With 17 million reported cases of sexually transmitted infectious diseases, 2019 saw a historic high in the World Health Organization (WHO) European Region. Against this background, international experts, including Georg Stary and Katja Knapp from MedUni Vienna, compiled a comprehensive overview of the situation and the challenges facing public health. The series of articles was recently published in the renowned journal "The Lancet Regional Health – Europe".
Reducing sexually transmitted infections (STIs) to such an extent that the danger to the world's population is averted is one of the goals of the United Nations in the "Agenda 2030". In order to bring this project back into focus, at least in the European WHO region, after the Covid 19 pandemic, scientists addressed the topic in four recently published studies. Among other things, they analysed the epidemiology in Europe, current prevention strategies in various countries and access to modern treatment methods for those affected.
Current data illustrate the urgent need for action: for example, in the years between 2010 and 2019, the number of syphilis cases among 15- to 49-year-olds in Europe increased by 87 per cent. In the same period, almost twice as many new HIV diagnoses were reported as in the previous decades, so that around 1.5 million people are currently affected. Also alarming is the Europe-wide increase in chlamydia and gonorrhoea as well as the occurrence of infections that were not previously associated with primary sexual transmission (e.g. hepatitis B or shigellosis). Austria is also in this worrying trend and stands out in particular for its highs in gonorrhoea and chlamydia infections, according to Georg Stary and Katja Knapp from MedUni Vienna's Department of Dermatology, who contributed to the series of articles.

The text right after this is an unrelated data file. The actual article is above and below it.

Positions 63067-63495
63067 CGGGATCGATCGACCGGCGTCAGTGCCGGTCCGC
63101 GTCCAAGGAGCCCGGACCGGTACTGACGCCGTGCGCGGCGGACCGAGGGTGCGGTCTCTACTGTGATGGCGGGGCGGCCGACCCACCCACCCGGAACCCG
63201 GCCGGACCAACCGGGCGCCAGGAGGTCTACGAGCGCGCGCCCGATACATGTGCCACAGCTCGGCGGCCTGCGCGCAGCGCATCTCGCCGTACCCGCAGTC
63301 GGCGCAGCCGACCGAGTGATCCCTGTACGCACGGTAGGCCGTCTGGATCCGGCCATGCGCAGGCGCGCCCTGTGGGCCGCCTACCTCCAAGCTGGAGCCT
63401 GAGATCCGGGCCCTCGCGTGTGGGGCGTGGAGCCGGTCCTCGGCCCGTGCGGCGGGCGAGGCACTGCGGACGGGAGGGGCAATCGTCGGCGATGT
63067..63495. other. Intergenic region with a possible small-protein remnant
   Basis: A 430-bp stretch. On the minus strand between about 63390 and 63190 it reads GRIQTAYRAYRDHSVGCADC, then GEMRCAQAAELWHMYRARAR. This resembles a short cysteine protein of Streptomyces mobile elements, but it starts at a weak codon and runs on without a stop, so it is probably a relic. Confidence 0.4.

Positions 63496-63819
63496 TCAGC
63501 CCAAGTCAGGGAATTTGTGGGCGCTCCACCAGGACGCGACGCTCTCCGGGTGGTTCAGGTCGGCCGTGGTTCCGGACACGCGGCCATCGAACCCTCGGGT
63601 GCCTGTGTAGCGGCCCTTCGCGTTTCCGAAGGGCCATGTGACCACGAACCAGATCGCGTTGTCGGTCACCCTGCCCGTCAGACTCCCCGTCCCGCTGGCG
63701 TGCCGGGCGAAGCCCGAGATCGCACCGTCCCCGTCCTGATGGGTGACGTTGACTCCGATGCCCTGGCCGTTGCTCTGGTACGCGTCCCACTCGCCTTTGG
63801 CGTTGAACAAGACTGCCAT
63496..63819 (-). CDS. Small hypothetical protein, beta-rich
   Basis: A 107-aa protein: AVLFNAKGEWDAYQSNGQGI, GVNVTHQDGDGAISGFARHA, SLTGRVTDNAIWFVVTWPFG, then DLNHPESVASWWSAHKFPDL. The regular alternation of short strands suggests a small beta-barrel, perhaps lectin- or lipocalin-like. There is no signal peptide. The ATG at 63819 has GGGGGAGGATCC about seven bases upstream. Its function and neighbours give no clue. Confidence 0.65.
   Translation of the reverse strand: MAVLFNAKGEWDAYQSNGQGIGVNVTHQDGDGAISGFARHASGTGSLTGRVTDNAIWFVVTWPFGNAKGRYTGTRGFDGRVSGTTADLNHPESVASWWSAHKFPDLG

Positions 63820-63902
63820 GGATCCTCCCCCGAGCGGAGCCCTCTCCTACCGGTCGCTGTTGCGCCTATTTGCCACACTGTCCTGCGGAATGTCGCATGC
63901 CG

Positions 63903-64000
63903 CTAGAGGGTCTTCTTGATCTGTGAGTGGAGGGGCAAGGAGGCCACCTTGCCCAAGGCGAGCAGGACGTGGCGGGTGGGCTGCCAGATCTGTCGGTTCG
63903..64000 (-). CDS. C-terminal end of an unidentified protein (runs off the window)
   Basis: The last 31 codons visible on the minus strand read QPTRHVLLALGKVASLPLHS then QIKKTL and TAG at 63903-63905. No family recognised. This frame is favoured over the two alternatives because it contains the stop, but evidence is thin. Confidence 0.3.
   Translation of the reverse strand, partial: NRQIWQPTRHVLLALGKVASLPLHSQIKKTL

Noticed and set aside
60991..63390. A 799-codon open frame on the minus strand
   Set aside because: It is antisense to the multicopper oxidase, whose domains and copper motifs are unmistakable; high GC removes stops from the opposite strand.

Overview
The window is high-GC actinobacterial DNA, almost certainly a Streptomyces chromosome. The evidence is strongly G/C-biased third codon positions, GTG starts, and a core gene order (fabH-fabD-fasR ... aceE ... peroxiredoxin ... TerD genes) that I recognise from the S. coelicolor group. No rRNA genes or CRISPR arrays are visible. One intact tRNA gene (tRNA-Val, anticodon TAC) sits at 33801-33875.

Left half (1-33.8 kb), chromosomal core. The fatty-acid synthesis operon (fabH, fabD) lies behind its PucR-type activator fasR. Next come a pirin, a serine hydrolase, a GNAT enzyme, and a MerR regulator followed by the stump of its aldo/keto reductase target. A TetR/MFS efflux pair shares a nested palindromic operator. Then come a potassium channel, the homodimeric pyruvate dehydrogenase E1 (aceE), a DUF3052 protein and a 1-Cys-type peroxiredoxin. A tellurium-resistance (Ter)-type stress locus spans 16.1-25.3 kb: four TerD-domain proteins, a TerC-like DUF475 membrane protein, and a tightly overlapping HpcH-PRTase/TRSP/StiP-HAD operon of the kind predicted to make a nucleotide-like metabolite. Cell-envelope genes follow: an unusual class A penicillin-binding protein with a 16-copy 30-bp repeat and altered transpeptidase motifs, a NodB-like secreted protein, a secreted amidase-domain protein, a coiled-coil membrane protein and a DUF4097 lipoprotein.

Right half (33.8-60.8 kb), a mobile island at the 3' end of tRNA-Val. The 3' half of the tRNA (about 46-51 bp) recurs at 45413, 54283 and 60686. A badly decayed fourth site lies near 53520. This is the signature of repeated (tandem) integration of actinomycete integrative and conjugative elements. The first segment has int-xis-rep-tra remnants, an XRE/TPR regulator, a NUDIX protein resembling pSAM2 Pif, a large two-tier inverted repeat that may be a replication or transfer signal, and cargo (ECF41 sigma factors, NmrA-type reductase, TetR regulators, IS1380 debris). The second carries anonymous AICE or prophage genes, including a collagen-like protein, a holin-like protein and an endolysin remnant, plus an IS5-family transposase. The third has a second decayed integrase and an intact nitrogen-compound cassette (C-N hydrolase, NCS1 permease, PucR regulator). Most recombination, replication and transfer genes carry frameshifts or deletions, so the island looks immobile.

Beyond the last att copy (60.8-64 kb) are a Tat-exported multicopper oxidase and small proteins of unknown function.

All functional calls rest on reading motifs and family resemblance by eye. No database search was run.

Increase in high-risk behaviour during sexual contact
The scientists believe that the causes of this development are an increase in high-risk behaviour during sexual contact, which includes in particular unprotected sexual intercourse with changing partners. This is supported, among other things, by the very efficient preventive strategy of HIV pre-exposure prophylaxis, with which infections with HIV can be avoided, but the increasing spread of other STIs can be caused by not using condoms.
As alarming as the figures are, their validity is limited due to country-specific conditions. Accordingly, the standardisation of surveillance and reporting systems for STIs in the individual European WHO member states is one of the demands of the experts. In this way, reliable data on the size and composition of target groups can be obtained, especially for prevention measures. Above all, this also includes maintaining awareness of the enormous importance of condoms as protection against STIs. "In Austria in particular, there is often a lack of meaningful data on the occurrence of the most common STIs," criticises Georg Stary. "Resistance profiles for bacterial STIs are also urgently needed in order to be able to administer antibiotics quickly and in a targeted manner if necessary."
Publications: Sexually Transmitted Infections 1-4, The Lancet Regional Health – Europe
Treatment of bacterial sexually transmitted infections in Europe: gonorrhoea, Mycoplasma genitalium, and syphilis
Oriol Mitjà, Clara Suñer, Lorenzo Giacani, Martí Vall-Mayans, George-Sorin Tiplica, Jonathan D. C. Ross and Catriona S. Bradshawh
Prevention strategies for sexually transmitted infections, HIV,and viral hepatitis in Europe
Deniz Gökengin, Teymur Noori, Andrea Alemany, Carlo Bienkowski, Geoffroy Liegon, Ahmet Çagkan Inkaya, Jorge Carillo, Georg Stary, Katja Knapp, Oriol Mitja and Jean-Michel Molinal
Epidemiology and determinants of reemerging bacterial sexually transmitted infections (STIs) and emerging STIs in Europe
Oriol Mitjà, Valeska Padovese, Cinta Folch, Isotta Rossoni, Michael Marks, Miquel Angel Rodríguez i Arias, Amalio Telenti, Angela Ciuffi, Karel Blondeel, Otilia Mårdh and Jordi Casabonae
Managing bacterial sexually transmitted infections (STIs) and preventing HIV/STIs in Europe
Cécile Bébéar, Sabine Pereyre, Béatrice Berçot and Charles Cazanaveb